THE PENTAGON — The U.S. military is still unsure if a guided missile destroyer was attacked Saturday by anti-ship cruise missiles, a Defense Department spokesman told reporters on Tuesday.
At around 10:19 p.m. local time ( 3:19 p.m. EST) Saturday, USS Mason (DDG-87) deployed counter measures against two targets that appeared to be cruise missiles headed toward the ship, USNI News understands. The ship’s sensors picked up two apparent threats about 30 minutes apart on Saturday and launched counter measures, a defense official told USNI News.
Pentagon spokesman, Navy Capt. Jeff Davis, told reporters, “we actually have not confirmed that happened and we’re going back and looking at all the information to see what might or might not have happened and that’s where we are.”
While the military was quickly able to determine two previous attacks on Mason — one on Oct. 9 and another on Oct. 12 — were in fact cruise missile originating in Yemen and launched by Houthi rebels, Davis said there were fewer sensors in the area to make that call.
“I will tell you that we look at a lot of different points of information and it’s not just one single ship or one single radar system,” he said.
“When we make assessments what we did last week on what happened with the Mason then that was based on multiple sources of information.”
In response to a question in what additional sources of information the U.S. could use, Davis said, “I can’t get into it, but there are other sources of information.“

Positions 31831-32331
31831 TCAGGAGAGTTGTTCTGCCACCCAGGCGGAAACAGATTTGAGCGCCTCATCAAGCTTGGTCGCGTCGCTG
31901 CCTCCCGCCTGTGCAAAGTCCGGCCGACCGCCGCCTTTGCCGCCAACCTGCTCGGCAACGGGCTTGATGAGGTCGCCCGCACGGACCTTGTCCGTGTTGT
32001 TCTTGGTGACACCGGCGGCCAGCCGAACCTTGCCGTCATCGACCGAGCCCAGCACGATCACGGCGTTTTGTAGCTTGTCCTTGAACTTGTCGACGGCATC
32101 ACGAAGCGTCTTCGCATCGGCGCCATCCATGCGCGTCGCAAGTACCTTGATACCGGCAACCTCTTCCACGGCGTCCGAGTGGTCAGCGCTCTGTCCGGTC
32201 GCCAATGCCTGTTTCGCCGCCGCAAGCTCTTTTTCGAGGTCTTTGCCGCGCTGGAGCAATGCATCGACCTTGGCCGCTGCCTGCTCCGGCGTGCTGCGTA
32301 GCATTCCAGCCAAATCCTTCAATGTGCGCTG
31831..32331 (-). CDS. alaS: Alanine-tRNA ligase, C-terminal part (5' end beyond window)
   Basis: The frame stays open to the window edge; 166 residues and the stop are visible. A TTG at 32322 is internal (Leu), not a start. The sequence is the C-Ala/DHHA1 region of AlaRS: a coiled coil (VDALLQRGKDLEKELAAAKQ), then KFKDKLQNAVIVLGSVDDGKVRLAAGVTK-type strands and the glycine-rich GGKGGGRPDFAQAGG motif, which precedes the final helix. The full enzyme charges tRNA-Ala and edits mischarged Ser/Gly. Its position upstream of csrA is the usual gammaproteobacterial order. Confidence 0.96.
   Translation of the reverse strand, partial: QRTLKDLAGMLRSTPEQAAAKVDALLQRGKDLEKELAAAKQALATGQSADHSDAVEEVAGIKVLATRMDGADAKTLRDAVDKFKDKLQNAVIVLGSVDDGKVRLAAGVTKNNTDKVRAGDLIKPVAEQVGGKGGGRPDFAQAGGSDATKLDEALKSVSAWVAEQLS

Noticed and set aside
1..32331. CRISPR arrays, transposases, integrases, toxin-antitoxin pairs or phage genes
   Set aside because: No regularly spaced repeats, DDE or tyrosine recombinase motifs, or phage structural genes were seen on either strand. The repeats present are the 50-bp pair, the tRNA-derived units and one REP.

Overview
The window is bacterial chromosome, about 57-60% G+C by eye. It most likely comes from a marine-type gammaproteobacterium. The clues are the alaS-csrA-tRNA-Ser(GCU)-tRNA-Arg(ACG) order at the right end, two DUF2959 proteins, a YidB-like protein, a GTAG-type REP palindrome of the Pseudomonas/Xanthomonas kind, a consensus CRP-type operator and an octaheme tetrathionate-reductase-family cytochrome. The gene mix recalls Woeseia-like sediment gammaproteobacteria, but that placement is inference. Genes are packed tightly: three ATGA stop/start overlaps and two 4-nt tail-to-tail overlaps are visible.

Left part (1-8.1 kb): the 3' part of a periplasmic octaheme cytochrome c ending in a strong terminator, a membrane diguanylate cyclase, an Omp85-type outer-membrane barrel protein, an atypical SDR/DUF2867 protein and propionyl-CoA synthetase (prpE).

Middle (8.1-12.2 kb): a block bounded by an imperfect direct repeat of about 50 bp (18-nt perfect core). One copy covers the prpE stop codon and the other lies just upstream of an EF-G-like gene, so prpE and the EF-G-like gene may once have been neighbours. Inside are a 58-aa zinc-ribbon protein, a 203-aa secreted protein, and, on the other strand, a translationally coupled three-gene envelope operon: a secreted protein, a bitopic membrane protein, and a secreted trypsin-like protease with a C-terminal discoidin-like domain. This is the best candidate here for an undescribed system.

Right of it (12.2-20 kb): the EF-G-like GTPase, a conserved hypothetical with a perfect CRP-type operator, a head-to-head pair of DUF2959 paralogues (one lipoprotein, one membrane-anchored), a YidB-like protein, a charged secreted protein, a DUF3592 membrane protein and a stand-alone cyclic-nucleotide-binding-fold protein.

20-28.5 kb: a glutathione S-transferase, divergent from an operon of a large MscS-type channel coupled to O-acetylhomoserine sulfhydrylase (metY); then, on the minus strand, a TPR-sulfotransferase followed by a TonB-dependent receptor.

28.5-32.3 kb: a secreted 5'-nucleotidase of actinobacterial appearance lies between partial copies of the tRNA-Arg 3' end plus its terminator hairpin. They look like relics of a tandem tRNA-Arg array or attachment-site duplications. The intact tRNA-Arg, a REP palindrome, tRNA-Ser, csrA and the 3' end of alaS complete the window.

One defense official told USNI News that the military believes at least the first contact Mason tracked and launched countermeasures against was a cruise missile.
While Davis did not specify what counter measures were used in the most recent incident, Mason fired its own missiles to intercept the threats during both encounters.
“On Wednesday, during the second attack on the Mason, the Aegis system detected and tracked the missile and the ship’s crew responded and destroyed it,” Stars and Stripes reported.
The guided missile destroyer was operating with USS Nitze (DDG-94) and the USS Ponce (AFSB(I)-15). The trio have been operating in the vicinity of Bab el-Mandeb after the Oct. 1 attack on HSV Swift operated by the UAE.
Following the second attack on Mason last week, Nitze launched several Tomahawk Land Attack Missiles (TLAM) in a retaliatory strike into Houthi controlled territory in Yemen to take out radar installations.
It’s unclear if the U.S. will retaliate if they find Saturday’s the alleged attack wasn’t just a false reading on Mason’s sensors.